An alternative to CF Ruffer Total Return
Hidden in the IMA Unclassified sector is a pure equity fund that has protected more effectively against the downside than many “absolute return” portfolios.
In a world of low economic growth and volatile markets, funds that provide above-average returns with below-average volatility are at a premium.
Multi-asset portfolios such as CF Ruffer Total Return and Trojan
are well-known to FE Trustnet
readers, regularly featuring in research articles on funds that match such a profile.
Both appeared on the list of 20 retail funds
to have made more than 100 per cent over the past decade with a volatility score of less than 10 per cent, for example.
There is one lesser-known fund, however, that offers cautious investors a similar risk/return profile: Kennox Strategic Value
Performance of funds over 5-yrs
Source: FE Analytics
The fund was launched in November 2007 into the teeth of the economic crisis, yet despite being composed entirely of equities it made 6.38 per cent in 2008, while the FTSE All Share ended the year down 29.93 per cent and the MSCI World index down 17.92 per cent.
Data from FE Analytics
shows it has beaten the Trojan fund over five years and almost matched the returns of CF Ruffer Total Return – making 53.32 per cent compared with 56.03 per cent from the Ruffer fund.
Its five-year volatility score of 11.51 per cent is comparable to the 8.5 per cent of Trojan and 8.07 per cent of the Ruffer fund, while the max drawdown – the most investors could have lost if they had bought and sold at the worst possible moments – is 13.28 per cent, slightly more than the 9.81 per cent and 9.91 per cent of the two better-known funds.
Charles L Heenan, principal manager on the fund, explains it achieved its positive results in 2008 thanks to its deep value style.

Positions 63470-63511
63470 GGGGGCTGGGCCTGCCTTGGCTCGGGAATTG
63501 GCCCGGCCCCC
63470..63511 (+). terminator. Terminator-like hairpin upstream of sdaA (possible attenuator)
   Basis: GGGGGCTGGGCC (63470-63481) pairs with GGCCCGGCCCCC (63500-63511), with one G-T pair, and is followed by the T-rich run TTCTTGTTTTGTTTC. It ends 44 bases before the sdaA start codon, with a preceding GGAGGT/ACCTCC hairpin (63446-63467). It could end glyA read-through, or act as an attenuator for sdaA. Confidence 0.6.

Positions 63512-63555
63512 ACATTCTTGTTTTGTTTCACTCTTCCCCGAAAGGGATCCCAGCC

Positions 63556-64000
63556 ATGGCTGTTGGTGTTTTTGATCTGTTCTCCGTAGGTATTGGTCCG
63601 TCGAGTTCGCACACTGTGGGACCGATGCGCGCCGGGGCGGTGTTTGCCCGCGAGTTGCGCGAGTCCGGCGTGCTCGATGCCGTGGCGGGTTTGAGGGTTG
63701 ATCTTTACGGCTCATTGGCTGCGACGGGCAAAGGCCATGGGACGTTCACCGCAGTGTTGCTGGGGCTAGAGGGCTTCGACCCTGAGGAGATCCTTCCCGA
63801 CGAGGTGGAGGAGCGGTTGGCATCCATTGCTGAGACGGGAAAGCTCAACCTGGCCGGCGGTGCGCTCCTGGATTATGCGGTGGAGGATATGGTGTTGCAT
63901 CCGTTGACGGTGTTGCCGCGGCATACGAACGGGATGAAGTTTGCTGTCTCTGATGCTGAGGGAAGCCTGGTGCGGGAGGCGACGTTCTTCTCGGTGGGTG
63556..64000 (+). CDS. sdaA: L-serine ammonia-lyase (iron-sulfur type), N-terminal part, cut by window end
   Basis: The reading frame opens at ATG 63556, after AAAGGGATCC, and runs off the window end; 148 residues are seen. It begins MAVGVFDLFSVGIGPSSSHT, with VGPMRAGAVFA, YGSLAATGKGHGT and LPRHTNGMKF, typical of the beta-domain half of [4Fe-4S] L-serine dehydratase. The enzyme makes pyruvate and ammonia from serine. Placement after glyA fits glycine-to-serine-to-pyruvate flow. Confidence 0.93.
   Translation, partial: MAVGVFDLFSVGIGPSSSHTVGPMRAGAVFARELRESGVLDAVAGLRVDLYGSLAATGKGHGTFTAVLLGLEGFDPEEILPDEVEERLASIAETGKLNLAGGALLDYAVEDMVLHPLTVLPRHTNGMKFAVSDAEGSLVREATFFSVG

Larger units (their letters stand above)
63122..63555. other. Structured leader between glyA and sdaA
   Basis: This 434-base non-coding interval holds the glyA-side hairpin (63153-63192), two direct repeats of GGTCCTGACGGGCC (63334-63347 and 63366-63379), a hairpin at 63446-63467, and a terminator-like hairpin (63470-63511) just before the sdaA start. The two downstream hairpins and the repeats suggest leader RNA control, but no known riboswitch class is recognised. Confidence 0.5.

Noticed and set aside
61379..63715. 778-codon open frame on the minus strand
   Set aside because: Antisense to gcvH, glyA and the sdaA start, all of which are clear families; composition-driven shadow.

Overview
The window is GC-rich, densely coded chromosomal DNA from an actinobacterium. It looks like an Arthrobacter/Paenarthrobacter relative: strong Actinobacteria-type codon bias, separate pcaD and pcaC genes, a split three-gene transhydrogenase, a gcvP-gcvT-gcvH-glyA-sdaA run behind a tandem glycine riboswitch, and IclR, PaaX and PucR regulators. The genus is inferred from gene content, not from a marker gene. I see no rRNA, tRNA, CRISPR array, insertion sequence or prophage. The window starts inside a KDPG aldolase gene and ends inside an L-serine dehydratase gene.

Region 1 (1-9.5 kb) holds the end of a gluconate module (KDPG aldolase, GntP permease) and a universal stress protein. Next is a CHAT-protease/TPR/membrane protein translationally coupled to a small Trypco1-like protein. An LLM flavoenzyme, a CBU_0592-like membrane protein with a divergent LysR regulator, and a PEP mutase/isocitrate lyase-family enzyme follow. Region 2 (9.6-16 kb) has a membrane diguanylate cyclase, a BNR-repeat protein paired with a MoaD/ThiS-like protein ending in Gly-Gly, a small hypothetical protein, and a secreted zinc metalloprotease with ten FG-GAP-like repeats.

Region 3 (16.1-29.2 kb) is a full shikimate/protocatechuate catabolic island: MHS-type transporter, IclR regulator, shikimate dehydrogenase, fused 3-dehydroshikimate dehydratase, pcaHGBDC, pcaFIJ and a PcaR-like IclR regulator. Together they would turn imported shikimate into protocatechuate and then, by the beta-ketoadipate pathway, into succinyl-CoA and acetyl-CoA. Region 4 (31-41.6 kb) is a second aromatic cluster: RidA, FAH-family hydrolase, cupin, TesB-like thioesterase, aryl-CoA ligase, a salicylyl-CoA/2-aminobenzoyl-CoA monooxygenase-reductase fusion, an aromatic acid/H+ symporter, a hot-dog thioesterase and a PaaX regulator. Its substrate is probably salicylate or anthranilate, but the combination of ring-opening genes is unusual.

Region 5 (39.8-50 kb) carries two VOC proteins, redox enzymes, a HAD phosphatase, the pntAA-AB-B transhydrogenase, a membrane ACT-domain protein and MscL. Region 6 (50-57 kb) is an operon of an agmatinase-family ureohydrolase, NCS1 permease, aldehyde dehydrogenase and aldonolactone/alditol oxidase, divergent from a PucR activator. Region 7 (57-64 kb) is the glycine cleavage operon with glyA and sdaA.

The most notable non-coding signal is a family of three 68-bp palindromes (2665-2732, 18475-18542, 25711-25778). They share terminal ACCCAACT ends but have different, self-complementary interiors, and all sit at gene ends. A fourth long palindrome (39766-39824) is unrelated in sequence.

"We are looking for companies which already have very low expectations in the price, and some of those companies went up in 2008 – they had already had their bad times," he said.
Heenan explains that very few opportunities meet the team's criteria, as it looks for battered stocks with very little downside to already poor expectations.
The team invests on a long-term horizon and is happy to hold companies for many years before the investment pays off.
For example, the fund bought Mattel in late 2007 after a scandal surrounding lead paint in children’s toys, and sold in mid-2010 at a substantial profit.
The managers screen for companies that are trading within 5 per cent of their 52-week lows, or those that have attractive valuations or are trading below the value of current assets less liabilities.
These ideas are then researched in depth and are supplemented by "blue sky" ideas from non-quantitative sources.
The resulting portfolio is a high-conviction one made up of just 26 positions, with diversification between factors such as risk, growth, earnings, franchise and valuation, rather than between the standard industry sectors.
Kennox Strategic Value currently has just under 20 per cent in cash. Heenan explains this is not unusual, as the fund buys and sells very rarely and needs some liquidity to make its moves.
"In my 20 years in the industry I have never had a buy and sell opportunity on the same day," he said.
The fund sits in the IMA Unclassified sector, which is one reason investors may have overlooked it, and has a high threshold to entry of £20,000. It is currently yielding 2.36 per cent.
Peter Boyle, managing director of Kennox Asset Management, explains the group only seeks patient, long-term investors.
"We are very careful with the clients we choose," he said. "They need to understand the style. You should not keep this fund if you want to keep up with the bull markets. Capital preservation is the key to long-term performance."
The fund takes no benchmark and is unconstrained geographically, meaning that the managers have an almost limitless number of companies to choose from.
Heenan explains how it filters out firms.
"You have to know exactly what you are looking for and then build the process around that. A team of 20 analysts in a large fund house will only see certain things."
The portfolio has a total expense ratio of 1.5 per cent on its professional share class and is available via platforms.